I’m sentimental about endings. When I know I’ve reached one, I pause and hold on as tightly as I can. The last time I sat on the floor with my friends and sang at summer camp. The last time I had dinner with my roommates before we graduated from college. The last night I slept in my own bed at my parents’ old house. These are moments to be marked and savored. They give you a chance to say goodbye.
The endings that you don’t recognize are even more poignant. The last time I said goodbye to my grandmother, not knowing that I wouldn’t see her again. The last time I kissed a boy, before an argument that ended everything. I think about these lost endings, which skated by so casually in the flow of an ordinary life. I want to go back and put a mark on those days. Plant a flag. Recognize them for what they were: not always sad, but always important. Moments that defined and framed chapters in my life, even as it changed to become something new.
As I learn to live with multiple sclerosis, I find myself thinking often about unknown, unseen endings. I wonder how many ‘last times’ I’ve passed in the last few years, not recognizing them as they passed me by. The last time I casually checked all the “healthy” boxes on a doctor’s form. The last time I wore very high heels. The last time I ran a mile. The last time I took the stairs two at a time. These were endings, too, though I didn’t know it at the time. By the time I looked up, I’d missed them.
Living with a progressive disease, no matter how slowly it progresses, means living with a lot endings. They may be tiny — unnoticeable even to me — but they’re always there. I find this to be a heartbreaking concept. It’s one of the things that has been hardest for me to come to terms with in the past 18 months. I’m surrounded by these fleeting moments, unsure of how to recognize them or whether to acknowledge them when I do. How can you say goodbye when you’re never sure what’s leaving? Would you want to, even if you could? This feels like something that could consume me if I let it, but I won’t.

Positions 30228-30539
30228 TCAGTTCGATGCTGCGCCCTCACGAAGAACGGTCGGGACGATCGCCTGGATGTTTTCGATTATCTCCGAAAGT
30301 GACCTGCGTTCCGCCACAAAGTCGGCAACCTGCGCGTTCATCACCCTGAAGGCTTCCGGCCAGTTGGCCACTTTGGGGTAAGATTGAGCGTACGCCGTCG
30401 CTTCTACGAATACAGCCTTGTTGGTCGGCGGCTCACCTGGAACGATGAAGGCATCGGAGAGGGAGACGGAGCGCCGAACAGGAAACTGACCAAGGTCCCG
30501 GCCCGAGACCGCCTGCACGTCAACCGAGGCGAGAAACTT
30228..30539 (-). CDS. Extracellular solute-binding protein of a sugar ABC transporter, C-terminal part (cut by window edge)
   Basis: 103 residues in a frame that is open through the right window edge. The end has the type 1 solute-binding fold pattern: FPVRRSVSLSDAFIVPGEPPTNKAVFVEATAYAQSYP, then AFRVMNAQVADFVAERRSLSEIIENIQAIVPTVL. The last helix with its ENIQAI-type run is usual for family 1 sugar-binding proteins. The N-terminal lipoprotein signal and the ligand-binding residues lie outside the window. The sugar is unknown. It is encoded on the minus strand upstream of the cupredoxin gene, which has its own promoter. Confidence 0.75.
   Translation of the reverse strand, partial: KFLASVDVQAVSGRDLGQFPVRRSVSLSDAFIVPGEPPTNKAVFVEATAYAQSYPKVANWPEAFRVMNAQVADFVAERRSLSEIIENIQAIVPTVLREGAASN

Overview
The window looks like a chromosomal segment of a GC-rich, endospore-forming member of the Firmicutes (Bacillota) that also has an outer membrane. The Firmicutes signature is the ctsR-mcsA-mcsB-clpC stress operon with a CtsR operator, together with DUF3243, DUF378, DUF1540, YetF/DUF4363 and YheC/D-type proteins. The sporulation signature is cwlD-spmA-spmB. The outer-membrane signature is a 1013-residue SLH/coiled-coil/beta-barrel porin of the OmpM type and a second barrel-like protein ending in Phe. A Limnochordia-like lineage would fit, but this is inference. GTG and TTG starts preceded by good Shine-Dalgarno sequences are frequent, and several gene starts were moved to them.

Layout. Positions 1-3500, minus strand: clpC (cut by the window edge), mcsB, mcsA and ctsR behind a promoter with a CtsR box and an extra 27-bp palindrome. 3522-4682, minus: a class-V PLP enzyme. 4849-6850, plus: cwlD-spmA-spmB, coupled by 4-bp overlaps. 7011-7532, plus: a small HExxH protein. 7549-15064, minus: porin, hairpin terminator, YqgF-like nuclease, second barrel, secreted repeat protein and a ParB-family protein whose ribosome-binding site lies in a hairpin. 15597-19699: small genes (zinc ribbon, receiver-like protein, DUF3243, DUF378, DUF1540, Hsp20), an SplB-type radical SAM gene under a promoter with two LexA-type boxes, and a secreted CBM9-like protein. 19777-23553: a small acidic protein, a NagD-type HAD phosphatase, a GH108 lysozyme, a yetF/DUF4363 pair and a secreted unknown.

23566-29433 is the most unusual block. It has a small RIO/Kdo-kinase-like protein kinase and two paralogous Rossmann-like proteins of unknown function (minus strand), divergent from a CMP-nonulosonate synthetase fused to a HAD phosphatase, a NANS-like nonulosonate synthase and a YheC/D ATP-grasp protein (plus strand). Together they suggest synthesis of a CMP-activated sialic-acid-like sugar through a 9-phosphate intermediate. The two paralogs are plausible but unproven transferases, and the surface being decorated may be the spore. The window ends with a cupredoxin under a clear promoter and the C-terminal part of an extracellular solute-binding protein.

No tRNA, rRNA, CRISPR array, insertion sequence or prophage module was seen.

I find that there’s a pull from MS to spend a lot of time thinking about myself and my health. It’s always in the back of your mind, isn’t it? Or people are asking how you’re feeling in that very concerned and sympathetic way. But I won’t do it. If I start to pinpoint and mourn every small change in my body, I may never stop. I don’t want this dumb disease to be the main thing I think about. I don’t want it to be the only topic I write about. I don’t want the possibility of disability to become my primary preoccupation.
When I insist on a perspective that extends beyond MS, it’s so easy to see how many things are just beginning. Last weekend, my son and I walked on a path in the woods that neither of us had ever seen. On Monday, I tried something at work that I’d never had an opportunity to do before. This year, my husband and I are tackling a project that I never thought I’d have a chance to take on. There are always new books to read. New foods to try. There are endings, but there are also places where I’m just getting started. There’s plenty to do that doesn’t require me to take the stairs two at a time.
I recognize that in the coming years, there will be times when MS intrudes upon my life more insistently than it does right now. I’m honest with myself about the fact that there will be many final moments — days when I lose things that I once took for granted. But I hope that even as that happens, I’ll remember what I'm learning now. To accept and mark the endings, but to deliberately and joyfully seek the beginnings as well. With or without MS, I think that’s what life is for.